Summerhill murder trial witness washed blood off hands, hid clothing to 'cover up' being at scene

A murder trial witness admitted to washing blood off his hands and hiding his clothing to avoid being linked to the crime scene.

Sean Darcy Watkins told a Launceston Supreme Court jury on Thursday afternoon he had been at the home of Summerhill man Peter “Fitzy” Fitzgerald after he was allegedly stomped to death by a friend during a drunken dispute.

Anthony Colin Finnegan has pleaded not guilty to Mr Fitzgerald’s murder.

Taking the stand, Mr Watkins said Mr Finnegan called him on the night the alleged victim died and admitted to fighting with him.

“He told me he got into a dispute with Mr Fitzgerald and Mr Fitzgerald had hit him three times,” Mr Watkins said.

“He said he warned him and had to drop him … he said he had given him three chances and the third time he snapped.

“I asked if Mr Fitzgerald was okay, Anthony said ‘he’s alright, I know what I’m doing’.”

Mr Watkins recalled going to the Summerhill unit with his friend Cameron Tattersall, who had been drinking with the accused and the alleged victim earlier that night.​

“I checked his pulse, he was cold, his face was swollen and all the front of his face was a bloody mess,” Mr Watkins told the court.

“I panicked, I didn’t know what to do … I didn’t want to attempt to resuscitate him because of how grossed out I was, and in shock, and the blood all over his face.”

After telling Mr Tattersall to call the police, Mr Watkins said he went into panic mode.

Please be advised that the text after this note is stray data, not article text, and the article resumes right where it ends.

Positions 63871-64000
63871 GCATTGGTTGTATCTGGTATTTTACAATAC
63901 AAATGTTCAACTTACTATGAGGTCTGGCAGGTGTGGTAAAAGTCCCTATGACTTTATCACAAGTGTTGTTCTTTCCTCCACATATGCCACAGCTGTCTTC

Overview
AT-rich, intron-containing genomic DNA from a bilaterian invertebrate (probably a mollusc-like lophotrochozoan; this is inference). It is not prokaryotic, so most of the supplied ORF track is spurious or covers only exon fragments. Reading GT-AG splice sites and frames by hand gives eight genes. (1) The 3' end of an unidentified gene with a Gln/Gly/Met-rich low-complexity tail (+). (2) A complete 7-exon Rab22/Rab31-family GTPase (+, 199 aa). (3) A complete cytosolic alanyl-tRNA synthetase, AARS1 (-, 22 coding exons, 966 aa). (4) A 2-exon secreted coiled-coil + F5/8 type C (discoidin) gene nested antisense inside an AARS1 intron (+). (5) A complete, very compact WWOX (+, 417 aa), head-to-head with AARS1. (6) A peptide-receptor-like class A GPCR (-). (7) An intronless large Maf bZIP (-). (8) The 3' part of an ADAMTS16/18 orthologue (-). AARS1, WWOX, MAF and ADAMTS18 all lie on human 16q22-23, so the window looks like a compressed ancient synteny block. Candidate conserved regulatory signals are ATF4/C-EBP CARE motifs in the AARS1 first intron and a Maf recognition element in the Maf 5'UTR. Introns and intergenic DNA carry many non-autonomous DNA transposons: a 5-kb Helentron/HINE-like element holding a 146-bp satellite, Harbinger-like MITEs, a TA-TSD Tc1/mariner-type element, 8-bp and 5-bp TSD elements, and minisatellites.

“I told him once you get off the phone to the ambulance, call the cops, I was never here, don’t f—-ing tell anyone I was here,” Mr Watkins recalled.

“I wiped the door handle, tried to cover up the fact I was even there … I wiped Mr Fitzgerald under the chin.

“I was scared.”

Leaving the unit, Mr Watkins told the court he went home, washed blood off his hand and hid the jumper he was wearing.

He then went to Mr Finnegan’s home a few streets away, and called the police.

Cross-examining Mr Watkins, defence lawyer Greg Richardson asked him to reiterate why he went to the alleged victim’s unit that night.

“You said you and Cameron were worried about him … as a matter of fact, Mr Fitzgerald was someone you didn’t like,” Mr Richardson said.

“It wasn’t that I didn’t like him,” Mr Watkins said.

“Did you and Mr Tattersall talk about the version of events each of you would give to police,” Mr Richardson asked.

“No,” he replied.

“Did you enter into agreement to mislead the police as to your involvement in this matter,” Mr Richardson continued.

“No,” Mr Watkins said.

“Did you ask him to leave you out of it and did he agree to do so,” Mr Richardson asked again.

“Yes,” Mr Watkins responded.

“Is it fair to say your purpose in going up to the Kerry Court unit was to steal Mr Fitzgerald’s [money],” Mr Richardson asked.

Mr Watkins said “yes”.

“And to make sure he was okay,” he said.

The trial before Justice Michael Brett will continue on Friday.


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